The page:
Human Immunodeficiency Virus (HIV) (cont.)
Eric S. Daar, MD
Dr. Daar received his undergraduate degree from UCLA and medical degree from Georgetown University School of Medicine. He completed an internship and residency in internal medicine at Cedars-Sinai Medical Center and his clinical and research fellowship in infectious diseases at Cedars-Sinai Medical Center and UCLA.
In this Article
- Human immunodeficiency virus (HIV) facts
- What is the history of HIV, and when was HIV discovered?
- What tests are used in the diagnosis of HIV?
- How is HIV spread (transmitted)?
- What are symptoms and signs of HIV infection and AIDS in men, women, and children?
- What happens after an exposure to the blood or genital secretions of an HIV-infected person?
- What laboratory tests are used to monitor HIV-infected people?
- What are HIV treatments and medications? What are the key principles in managing HIV infection?
- When should antiviral therapy be started?
- What is the initial therapy for HIV?
- What are nucleoside and nucleotide analogue reverse transcriptase inhibitors (NRTIs)?
- What are nonnucleoside analogue reverse transcriptase inhibitors (NNRTIs)?
- What are protease inhibitors?
- What are fusion inhibitors?
- What is a CCR5 antagonist?
- What is an integrase strand transfer inhibitor?
- What HIV drugs are in development?
- What are side effects of HIV therapy?
- What happens if the patient's viral load increases while on HIV therapy?
- What are the risks of missing doses or stopping antiviral therapy?
- Should patients with the flu- or mono-like illness of primary HIV infection be treated?
- What about treatment for HIV during pregnancy?
- What can be done for people who have severe immunosuppression?
- What is the future for HIV-infected individuals with regards to treatment simplification and cure research?
- What is in the future for preventing HIV transmission?
- HIV-AIDS Rxlist FAQs
- Find a local Infectious Disease Specialist in your town
What are HIV treatments and medications? What are the key principles in managing HIV infection?
First of all, there is no evidence that people infected with HIV can be cured by the currently available therapies, although research related to curing people of infection will be discussed later. In general, those who are treated for years and are repeatedly found to have no virus in their blood by standard viral load assays will experience a prompt rebound in the number of viral particles when therapy is discontinued. Consequently, the decision to start therapy must balance the risk versus the benefits of treatment. The risks of therapy include the short- and long-term side effects of the drugs, described in subsequent sections, as well as the possibility that the virus will become resistant to the therapy, which can limit options for future treatment. The risks of both of these problems are quite small with the treatment options currently available.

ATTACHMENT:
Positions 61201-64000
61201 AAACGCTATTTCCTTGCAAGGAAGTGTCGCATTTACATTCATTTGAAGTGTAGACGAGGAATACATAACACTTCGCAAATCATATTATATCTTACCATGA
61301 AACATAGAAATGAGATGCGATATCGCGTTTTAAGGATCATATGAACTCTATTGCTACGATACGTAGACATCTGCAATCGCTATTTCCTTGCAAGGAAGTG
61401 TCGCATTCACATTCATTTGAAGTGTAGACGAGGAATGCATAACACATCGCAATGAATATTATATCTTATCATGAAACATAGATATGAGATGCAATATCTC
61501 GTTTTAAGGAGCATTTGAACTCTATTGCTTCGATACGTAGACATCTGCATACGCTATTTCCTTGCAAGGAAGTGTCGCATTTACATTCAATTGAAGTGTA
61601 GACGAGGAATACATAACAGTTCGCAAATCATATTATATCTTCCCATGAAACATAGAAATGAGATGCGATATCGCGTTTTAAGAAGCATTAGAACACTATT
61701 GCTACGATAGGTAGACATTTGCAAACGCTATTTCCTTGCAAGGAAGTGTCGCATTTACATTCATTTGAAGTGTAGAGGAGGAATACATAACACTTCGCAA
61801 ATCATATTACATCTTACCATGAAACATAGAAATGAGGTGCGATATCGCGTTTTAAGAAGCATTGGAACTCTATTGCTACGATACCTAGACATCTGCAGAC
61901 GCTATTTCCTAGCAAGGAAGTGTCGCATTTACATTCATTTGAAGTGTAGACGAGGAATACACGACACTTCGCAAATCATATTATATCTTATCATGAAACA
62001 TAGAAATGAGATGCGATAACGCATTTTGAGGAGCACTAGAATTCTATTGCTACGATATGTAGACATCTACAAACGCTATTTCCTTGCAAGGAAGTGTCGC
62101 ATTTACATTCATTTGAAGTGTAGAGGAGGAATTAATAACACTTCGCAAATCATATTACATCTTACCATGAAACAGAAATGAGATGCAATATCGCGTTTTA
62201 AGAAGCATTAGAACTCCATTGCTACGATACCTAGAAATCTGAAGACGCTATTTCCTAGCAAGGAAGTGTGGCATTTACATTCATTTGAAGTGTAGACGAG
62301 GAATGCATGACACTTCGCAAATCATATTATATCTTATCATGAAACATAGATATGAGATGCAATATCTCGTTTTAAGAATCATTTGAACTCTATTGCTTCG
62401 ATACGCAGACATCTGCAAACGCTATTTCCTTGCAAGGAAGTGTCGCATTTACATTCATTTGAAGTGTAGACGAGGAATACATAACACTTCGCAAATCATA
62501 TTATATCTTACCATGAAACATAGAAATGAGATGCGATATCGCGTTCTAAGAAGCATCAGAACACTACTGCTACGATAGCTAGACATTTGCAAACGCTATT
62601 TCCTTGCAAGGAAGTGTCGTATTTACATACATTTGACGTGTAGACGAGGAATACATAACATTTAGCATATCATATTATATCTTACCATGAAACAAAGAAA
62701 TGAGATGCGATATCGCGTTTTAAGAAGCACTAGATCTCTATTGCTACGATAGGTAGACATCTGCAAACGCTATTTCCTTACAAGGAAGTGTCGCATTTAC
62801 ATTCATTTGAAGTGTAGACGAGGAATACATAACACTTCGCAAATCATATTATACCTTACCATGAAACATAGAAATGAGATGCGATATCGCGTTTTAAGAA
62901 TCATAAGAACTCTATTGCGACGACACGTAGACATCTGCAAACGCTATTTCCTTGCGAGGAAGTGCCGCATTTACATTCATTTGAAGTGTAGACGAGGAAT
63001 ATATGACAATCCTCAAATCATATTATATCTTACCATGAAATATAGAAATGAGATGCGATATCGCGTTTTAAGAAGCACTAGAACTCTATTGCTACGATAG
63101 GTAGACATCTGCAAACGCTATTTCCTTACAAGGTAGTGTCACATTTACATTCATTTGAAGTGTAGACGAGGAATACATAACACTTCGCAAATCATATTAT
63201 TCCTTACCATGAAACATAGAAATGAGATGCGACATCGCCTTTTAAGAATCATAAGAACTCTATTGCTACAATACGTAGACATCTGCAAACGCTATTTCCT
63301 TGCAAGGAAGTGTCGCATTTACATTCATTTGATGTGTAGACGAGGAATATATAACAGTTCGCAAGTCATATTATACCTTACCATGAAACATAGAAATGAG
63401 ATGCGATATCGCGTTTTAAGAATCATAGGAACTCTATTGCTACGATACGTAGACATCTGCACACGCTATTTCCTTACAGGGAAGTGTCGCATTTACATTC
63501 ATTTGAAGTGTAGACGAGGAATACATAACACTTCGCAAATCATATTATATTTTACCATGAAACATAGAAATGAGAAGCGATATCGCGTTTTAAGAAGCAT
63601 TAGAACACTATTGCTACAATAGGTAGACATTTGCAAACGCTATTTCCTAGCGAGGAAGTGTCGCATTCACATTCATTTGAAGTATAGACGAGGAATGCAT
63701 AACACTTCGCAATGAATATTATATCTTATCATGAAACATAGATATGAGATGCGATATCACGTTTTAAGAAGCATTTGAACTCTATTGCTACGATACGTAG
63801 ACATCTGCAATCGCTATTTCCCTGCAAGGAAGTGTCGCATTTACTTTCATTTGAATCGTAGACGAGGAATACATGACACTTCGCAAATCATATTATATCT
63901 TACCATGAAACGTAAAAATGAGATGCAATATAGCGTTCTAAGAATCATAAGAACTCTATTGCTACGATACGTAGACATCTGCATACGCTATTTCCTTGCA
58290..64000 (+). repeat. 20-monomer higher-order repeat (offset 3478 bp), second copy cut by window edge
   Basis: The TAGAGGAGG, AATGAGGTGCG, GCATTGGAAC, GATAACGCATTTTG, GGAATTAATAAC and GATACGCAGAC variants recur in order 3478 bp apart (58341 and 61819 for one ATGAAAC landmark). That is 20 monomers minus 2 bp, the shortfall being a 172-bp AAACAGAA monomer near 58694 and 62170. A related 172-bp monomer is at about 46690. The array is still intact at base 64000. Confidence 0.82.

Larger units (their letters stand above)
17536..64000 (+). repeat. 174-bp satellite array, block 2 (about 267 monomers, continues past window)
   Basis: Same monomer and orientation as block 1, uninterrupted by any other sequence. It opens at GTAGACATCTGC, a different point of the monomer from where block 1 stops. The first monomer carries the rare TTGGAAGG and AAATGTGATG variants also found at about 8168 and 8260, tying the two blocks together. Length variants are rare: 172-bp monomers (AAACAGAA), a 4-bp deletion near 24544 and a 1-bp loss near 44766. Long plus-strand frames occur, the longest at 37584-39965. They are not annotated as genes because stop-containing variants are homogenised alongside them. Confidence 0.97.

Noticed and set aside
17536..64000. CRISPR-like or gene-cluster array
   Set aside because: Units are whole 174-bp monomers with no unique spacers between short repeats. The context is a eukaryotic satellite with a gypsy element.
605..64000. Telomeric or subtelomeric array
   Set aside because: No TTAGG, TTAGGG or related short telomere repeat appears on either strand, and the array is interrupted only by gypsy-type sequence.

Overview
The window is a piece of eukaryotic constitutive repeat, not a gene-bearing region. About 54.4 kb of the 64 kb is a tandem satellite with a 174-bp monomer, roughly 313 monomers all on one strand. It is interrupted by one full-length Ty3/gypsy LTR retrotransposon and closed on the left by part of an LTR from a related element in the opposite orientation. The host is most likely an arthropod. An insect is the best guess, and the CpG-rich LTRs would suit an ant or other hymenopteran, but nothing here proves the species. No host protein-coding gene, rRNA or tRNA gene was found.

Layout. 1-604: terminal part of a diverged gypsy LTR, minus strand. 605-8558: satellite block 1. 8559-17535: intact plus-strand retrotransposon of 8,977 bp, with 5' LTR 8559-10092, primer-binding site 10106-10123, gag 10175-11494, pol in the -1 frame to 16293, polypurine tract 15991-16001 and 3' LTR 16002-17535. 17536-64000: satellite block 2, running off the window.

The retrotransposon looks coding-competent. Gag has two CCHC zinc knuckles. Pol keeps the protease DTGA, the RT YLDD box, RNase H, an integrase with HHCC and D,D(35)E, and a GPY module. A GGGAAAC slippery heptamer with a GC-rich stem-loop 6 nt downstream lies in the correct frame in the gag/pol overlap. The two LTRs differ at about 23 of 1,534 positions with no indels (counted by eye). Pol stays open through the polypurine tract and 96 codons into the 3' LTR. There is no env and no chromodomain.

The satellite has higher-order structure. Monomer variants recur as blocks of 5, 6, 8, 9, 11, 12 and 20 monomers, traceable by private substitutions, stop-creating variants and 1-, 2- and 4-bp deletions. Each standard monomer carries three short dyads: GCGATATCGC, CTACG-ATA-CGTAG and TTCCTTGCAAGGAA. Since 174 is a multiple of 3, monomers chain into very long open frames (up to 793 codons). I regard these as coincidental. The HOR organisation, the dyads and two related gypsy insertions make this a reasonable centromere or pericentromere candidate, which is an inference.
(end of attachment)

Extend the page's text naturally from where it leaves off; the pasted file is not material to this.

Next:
A major reason that resistance develops is the patient's failure to correctly follow the prescribed treatment, for example, by not taking the medications at the correct time. If virus remains detectable on any given regimen, resistance eventually will develop. Indeed, with certain drugs, resistance may develop in a matter of weeks, such as with the nucleoside reverse transcriptase inhibitors (NRTIs) lamivudine (Epivir, 3TC) and emtricitabine (Emtriva, FTC), the drugs in the class of nonnucleoside analogue reverse transcriptase inhibitors (NNRTI) such as nevirapine (Viramune, NVP), delavirdine (Rescriptor, DLV), efavirenz (Sustiva, EFV), and rilpivirine (Edurant, RPV), as well as the integrase strand transfer inhibitors (InSTIs) such as raltegravir (Isentress, RAL) and elvitegravir (Vitekta, EVG). Thus, if these drugs are used as part of a combination of agents that do not suppress the viral load to undetectable levels, resistance will develop rapidly and the treatment will lose its effectiveness. In contrast, HIV becomes resistant to other drugs, such as the boosted protease inhibitors (PIs), over months. These drugs are discussed in more detail in subsequent sections, but it is important to note that when resistance develops to one drug, it often results in resistance to other related drugs, so-called cross-resistance. Nevertheless, HIV-infected individuals must realize that antiviral therapy can be and typically is very effective. This is the case even in those who have a low CD4 cell count and advanced disease, as long as drug resistance has not developed.
What factors should be considered before starting antiviral therapy?
Until very recently, one of the biggest questions related to the management of HIV disease was the optimal time to start antiviral treatment. For some time, there had been very strong data demonstrating that therapy is appropriate for those with CD4 cells numbering less than 350 cells/mm3 in the blood. There have also long been strong recommendations to treat patients with select conditions regardless of their CD4 cell count, such as during pregnancy in order to prevent transmission of HIV to the baby or those who have HIV-associated renal disease or chronic hepatitis B infection where the antiviral treatment for HIV also treats the hepatitis virus. There are now several very large studies that have shifted all guidelines around the world to recommending treatment of all HIV-infected individuals at the time of diagnosis no matter what the CD4 cell count. Regardless, prior to initiating antiviral therapy, everything possible should be done to ensure that the patient is committed to the treatment, able to adhere to the regimen, and will follow up with his or her health-care professional to assess whether medications are tolerated and working.
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